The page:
locker room, coatroom, and dressing room attendants
Locker Room, Coatroom, and Dressing Room Attendants
Provide personal items to patrons or customers in locker rooms, dressing rooms, or coatrooms.
Provide towels and sheets to clients in public baths, steam rooms, and restrooms.
Assign dressing room facilities, locker space, or clothing containers to patrons of athletic or bathing establishments.
Check supplies to ensure adequate availability, and order new supplies when necessary.
Monitor patrons' facility use to ensure that rules and regulations are followed, and safety and order are maintained.
Clean facilities such as floors and locker rooms.
Answer customer inquiries or explain cost, availability, policies, and procedures of facilities.
Refer guest problems or complaints to supervisors.
Maintain a lost-and-found collection.
Clean and polish footwear, using brushes, sponges, cleaning fluid, polishes, waxes, liquid or sole dressing, and daubers.
Activate emergency action plans and administer first aid, as necessary.
Procure beverages, food, and other items as requested.
Collect soiled linen or clothing for laundering.
Store personal possessions for patrons, issue claim checks for articles stored, and return articles on receipt of checks.
Operate washing machines and dryers to clean soiled apparel and towels.
Maintain inventories of clothing or uniforms, accessories, equipment, or linens.
Attend to needs of athletic teams in clubhouses.
Provide assistance to patrons by performing duties such as opening doors and carrying bags.
Operate controls that regulate temperatures or room environments.
Issue gym clothes, uniforms, towels, athletic equipment, and special athletic apparel.
Provide or arrange for services such as clothes pressing, cleaning, and repair.
Report and document safety hazards, potentially hazardous conditions, and unsafe practices and procedures.
Stencil identifying information on equipment.
Set up various apparatus or athletic equipment.
Philosophy and Theology
Knowledge of different philosophical systems and religions. This includes their basic principles, values, ethics, ways of thinking, customs, practices, and their impact on human culture.
Management of Material Resources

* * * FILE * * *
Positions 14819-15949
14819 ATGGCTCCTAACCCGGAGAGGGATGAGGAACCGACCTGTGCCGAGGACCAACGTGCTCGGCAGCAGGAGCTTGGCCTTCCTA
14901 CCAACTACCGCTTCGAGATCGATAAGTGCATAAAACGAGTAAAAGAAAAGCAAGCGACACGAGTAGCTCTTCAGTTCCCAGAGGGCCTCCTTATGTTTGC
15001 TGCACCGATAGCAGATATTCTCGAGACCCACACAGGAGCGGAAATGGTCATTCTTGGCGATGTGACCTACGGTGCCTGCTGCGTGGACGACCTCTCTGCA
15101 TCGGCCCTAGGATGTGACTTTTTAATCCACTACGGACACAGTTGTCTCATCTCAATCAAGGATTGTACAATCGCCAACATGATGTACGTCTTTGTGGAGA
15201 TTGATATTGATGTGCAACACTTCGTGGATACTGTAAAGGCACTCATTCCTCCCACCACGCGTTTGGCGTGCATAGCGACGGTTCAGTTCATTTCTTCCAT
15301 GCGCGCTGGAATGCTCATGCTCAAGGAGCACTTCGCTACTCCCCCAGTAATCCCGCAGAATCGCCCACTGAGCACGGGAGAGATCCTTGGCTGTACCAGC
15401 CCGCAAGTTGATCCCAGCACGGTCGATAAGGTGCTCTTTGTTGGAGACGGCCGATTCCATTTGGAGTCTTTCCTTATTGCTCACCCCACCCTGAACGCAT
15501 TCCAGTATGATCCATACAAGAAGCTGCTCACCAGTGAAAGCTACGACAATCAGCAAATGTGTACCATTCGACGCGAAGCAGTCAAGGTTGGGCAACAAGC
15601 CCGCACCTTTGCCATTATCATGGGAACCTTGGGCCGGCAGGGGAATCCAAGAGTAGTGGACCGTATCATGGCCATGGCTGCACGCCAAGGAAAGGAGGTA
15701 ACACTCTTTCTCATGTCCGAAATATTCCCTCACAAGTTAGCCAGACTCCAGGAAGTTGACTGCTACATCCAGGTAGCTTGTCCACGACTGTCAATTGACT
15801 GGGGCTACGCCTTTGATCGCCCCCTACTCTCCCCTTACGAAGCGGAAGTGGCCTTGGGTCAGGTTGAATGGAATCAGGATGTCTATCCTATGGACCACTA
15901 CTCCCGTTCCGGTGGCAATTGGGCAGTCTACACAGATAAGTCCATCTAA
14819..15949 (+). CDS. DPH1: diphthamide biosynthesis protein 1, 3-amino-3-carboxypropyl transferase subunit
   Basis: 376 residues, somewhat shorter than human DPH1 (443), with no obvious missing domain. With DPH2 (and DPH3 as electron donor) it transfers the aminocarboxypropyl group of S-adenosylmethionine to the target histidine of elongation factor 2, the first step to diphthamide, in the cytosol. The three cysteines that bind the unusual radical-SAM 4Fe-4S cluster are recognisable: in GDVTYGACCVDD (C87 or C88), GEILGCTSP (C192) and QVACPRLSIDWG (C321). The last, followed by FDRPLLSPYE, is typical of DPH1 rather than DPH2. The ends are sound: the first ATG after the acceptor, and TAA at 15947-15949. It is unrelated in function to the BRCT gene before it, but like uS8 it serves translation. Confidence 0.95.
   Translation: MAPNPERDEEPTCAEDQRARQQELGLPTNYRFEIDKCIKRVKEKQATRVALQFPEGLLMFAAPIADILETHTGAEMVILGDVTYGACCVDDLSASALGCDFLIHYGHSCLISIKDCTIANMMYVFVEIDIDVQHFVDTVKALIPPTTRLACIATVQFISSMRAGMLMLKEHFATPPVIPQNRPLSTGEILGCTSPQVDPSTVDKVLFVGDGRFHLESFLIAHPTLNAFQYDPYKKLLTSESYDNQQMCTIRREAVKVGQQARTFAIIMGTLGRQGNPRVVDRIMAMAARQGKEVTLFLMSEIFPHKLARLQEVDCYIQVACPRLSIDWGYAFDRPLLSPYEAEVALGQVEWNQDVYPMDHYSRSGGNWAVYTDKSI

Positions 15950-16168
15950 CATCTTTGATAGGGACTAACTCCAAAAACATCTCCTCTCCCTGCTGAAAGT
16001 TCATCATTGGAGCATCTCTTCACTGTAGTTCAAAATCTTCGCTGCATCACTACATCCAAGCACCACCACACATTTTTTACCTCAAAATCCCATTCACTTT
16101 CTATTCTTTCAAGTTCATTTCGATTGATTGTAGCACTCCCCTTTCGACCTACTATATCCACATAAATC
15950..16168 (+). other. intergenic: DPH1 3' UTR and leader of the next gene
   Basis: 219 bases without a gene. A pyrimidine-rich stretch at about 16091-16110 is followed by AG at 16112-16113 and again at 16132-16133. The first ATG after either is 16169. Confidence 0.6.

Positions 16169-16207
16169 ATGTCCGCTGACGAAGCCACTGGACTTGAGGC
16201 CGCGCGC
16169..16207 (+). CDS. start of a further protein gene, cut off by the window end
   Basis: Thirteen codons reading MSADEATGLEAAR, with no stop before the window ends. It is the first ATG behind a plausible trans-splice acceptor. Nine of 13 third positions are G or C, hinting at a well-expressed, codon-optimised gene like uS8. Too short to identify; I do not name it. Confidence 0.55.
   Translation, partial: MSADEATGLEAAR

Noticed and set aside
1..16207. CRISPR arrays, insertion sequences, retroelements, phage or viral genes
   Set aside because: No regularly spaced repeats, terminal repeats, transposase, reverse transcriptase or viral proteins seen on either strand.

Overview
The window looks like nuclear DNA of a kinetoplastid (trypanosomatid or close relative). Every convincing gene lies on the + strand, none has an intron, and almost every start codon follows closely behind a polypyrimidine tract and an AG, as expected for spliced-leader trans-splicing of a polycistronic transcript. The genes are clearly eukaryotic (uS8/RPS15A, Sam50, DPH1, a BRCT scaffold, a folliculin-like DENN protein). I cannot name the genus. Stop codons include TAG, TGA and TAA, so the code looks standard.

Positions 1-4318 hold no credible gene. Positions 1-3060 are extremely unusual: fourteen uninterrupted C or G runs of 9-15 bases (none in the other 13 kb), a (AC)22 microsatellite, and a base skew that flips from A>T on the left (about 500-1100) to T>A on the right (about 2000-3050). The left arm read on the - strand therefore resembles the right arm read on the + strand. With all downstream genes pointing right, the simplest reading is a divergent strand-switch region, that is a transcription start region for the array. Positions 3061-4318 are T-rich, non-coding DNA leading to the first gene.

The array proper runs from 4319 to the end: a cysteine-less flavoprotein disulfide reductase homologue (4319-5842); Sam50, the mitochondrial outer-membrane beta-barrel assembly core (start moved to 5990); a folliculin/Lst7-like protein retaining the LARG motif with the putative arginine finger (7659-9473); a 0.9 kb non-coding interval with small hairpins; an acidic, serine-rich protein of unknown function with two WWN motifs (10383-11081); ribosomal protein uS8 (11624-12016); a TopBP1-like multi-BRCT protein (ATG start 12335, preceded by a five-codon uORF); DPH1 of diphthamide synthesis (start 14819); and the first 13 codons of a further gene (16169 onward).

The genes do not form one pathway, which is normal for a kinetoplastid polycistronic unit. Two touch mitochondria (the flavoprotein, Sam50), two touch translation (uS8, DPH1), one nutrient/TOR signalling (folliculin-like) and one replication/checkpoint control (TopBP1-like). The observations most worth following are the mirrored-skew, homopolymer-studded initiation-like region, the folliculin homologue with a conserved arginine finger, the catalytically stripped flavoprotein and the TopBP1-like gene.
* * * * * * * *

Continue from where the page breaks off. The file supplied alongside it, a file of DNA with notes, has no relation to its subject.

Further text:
Obtaining and seeing to the appropriate use of equipment, facilities, and materials needed to do certain work.
Analyzing needs and product requirements to create a design.
Quality Control Analysis
Conducting tests and inspections of products, services, or processes to evaluate quality or performance.
Determining the kind of tools and equipment needed to do a job.
Repairing machines or systems using the needed tools.
Determining causes of operating errors and deciding what to do about it.
Performing routine maintenance on equipment and determining when and what kind of maintenance is needed.
Writing computer programs for various purposes.
Installing equipment, machines, wiring, or programs to meet specifications.
Generating or adapting equipment and technology to serve user needs.
The ability to choose the right mathematical methods or formulas to solve a problem.
The ability to detect or tell the differences between sounds that vary in pitch and loudness.
The ability to know your location in relation to the environment or to know where other objects are in relation to you.
The ability to see objects or movement of objects to one's side when the eyes are looking ahead.
The ability to see under low light conditions.
The ability to quickly and repeatedly bend, stretch, twist, or reach out with your body, arms, and/or legs.
The ability to use short bursts of muscle force to propel oneself (as in jumping or sprinting), or to throw an object.
The ability to make fast, simple, repeated movements of the fingers, hands, and wrists.
The ability to quickly respond (with the hand, finger, or foot) to a signal (sound, light, picture) when it appears.